Our patchy gamefishing season continues to drive local bluewater anglers to drink and the Christmas influx of fishing visitors have found the going particularly difficult as well.
As usual, the combination of strong winds and indifferent water has made it all a bit of a lottery. The Bureau of Meteorology’s wildly inaccurate weather guesses haven’t made planning an offshore sortie any easier. Of course it couldn’t last forever. Just before Christmas, a couple of blue marlin broke through to liven things up. You wouldn’t describe them as thick at this stage.
The first weather window that combined with a decent pulse of blue water was also holding plenty of mahimahi.
Most boats that had dusted off the marlin lures over the summer break have found a fish or two. There’s been plenty of bait along the shelf edge, mostly clouds of the weird looking bellowsfish. The odd patch of flying fish and some mack tuna are around, so when the big predators decide to arrive in numbers they’ll have plenty to eat.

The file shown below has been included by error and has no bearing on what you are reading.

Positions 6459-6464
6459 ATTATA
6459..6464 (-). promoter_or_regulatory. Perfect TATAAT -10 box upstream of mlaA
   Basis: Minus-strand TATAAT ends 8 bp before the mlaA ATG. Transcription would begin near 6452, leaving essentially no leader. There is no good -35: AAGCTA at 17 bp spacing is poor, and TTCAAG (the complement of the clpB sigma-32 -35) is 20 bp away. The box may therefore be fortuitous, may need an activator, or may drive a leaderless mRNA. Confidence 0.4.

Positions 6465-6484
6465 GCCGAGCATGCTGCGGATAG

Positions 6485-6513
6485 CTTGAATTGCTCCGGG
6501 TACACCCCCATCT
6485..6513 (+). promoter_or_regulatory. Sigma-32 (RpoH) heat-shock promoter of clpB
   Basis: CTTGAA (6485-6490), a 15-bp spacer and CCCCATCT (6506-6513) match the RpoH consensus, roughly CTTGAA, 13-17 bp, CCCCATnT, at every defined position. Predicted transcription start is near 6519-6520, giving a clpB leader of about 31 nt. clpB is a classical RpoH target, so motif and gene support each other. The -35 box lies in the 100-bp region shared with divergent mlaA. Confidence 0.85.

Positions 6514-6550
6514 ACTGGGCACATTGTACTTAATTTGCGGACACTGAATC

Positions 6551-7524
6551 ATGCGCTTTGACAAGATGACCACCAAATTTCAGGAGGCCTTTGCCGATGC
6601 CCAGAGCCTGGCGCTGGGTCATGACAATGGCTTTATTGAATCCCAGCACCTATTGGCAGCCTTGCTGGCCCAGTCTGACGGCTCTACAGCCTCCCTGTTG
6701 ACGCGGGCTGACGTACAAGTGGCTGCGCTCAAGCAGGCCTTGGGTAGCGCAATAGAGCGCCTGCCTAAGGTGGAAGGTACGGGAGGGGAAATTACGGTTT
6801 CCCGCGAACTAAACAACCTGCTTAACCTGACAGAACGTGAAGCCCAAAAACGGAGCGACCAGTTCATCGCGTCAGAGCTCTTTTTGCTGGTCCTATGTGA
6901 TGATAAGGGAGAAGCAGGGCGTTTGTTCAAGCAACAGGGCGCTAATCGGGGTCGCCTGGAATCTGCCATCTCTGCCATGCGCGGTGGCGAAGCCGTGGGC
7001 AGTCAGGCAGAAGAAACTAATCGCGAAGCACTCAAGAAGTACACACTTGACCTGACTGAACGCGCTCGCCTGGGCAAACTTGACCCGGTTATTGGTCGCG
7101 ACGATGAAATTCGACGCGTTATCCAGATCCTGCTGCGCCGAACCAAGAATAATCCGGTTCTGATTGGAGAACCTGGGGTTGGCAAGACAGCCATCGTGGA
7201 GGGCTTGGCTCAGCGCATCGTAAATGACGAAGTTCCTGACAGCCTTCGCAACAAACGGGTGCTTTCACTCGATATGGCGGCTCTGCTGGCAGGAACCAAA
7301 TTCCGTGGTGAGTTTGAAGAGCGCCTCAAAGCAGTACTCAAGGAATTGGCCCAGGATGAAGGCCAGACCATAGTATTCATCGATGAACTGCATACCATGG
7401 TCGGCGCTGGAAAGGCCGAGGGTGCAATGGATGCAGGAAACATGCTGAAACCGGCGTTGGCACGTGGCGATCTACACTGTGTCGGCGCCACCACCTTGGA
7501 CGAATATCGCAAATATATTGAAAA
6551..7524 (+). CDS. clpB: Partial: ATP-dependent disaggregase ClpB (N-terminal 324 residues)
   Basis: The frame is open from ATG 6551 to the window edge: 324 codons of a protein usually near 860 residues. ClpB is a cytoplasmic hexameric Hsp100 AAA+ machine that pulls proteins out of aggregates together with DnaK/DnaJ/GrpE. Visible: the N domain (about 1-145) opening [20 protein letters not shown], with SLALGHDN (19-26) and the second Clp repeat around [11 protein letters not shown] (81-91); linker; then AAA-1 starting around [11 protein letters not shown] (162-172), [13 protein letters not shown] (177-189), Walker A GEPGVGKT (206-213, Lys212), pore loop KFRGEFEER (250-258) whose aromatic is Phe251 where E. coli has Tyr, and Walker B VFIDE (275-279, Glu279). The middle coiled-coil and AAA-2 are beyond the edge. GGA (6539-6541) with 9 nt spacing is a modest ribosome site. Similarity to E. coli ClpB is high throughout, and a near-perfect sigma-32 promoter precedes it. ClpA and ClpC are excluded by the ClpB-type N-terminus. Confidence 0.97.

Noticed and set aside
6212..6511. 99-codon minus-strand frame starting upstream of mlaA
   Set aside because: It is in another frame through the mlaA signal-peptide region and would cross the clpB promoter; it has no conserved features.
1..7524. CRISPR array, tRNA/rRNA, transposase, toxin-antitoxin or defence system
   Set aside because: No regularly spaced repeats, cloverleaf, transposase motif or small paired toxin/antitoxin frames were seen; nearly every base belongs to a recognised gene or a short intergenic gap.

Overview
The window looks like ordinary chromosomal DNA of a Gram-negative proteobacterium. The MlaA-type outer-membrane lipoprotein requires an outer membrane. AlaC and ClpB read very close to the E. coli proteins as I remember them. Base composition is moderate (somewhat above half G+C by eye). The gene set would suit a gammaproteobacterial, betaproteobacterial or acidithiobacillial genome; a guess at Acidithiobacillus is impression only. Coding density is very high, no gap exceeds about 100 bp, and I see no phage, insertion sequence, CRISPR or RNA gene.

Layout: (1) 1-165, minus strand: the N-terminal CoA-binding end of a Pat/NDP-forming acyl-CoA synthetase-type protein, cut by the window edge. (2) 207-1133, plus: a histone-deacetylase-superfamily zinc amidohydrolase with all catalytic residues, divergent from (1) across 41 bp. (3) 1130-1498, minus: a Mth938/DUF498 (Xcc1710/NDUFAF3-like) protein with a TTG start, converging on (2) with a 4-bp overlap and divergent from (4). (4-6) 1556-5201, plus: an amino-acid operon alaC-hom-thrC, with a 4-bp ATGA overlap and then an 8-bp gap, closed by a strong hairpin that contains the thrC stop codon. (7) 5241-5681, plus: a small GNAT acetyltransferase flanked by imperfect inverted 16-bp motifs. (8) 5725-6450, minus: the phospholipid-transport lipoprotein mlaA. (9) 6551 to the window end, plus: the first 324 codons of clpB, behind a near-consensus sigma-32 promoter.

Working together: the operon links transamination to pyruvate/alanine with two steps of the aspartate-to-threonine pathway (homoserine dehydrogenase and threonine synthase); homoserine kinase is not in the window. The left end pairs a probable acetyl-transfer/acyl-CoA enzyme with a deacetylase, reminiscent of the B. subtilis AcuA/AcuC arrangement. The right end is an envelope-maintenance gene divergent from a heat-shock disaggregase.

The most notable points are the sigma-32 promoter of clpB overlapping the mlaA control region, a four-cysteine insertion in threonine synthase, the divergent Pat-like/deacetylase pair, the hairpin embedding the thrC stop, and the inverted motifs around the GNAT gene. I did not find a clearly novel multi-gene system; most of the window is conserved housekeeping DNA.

The bottom dongers have hooked the odd juvenile black marlin inshore. The water hasn’t really warranted putting in much effort in close. Recently, reports had the bulk of the fish still holding north of the border.
Speaking of bottom fishing, Luke Mallia slogged it out with a monster shark for four hours on 15kg spin gear just before Christmas. Combining a table fish session with some casual live baiting in the hope of a black or a striped marlin, the bitey ate a bridle-rigged bonito just near the wave recorder buoy. Big and brown, it was either a whaler or a tiger, with the line parting at the rod tip with the shark just under the boat.
When I first moved here about ten years ago, we had 3m of rain in the first 11 months. The next year it was a mind-boggling 3.5m! Since then it’s been 2-2.5m give or take, except for the year just gone, which produced a paltry 1.1m.
While this is a disaster if you have cattle, have a nice garden or live on tank water, it’s been great for the mackerel fishing in the last few years. The razor gang hate a big fresh like nothing else.
There’s been a few spotties and Spaniards about with fish coming in from Nambucca and points to the north of Coffs. The kayakers found them first.
Over the next few weeks they’ll become more numerous on the inshore reefs, if it doesn’t bucket down in the meantime.
Photo coutesy of Pete Mallia.
Photo courtesy of Ric O’Ferrall.Reads: 986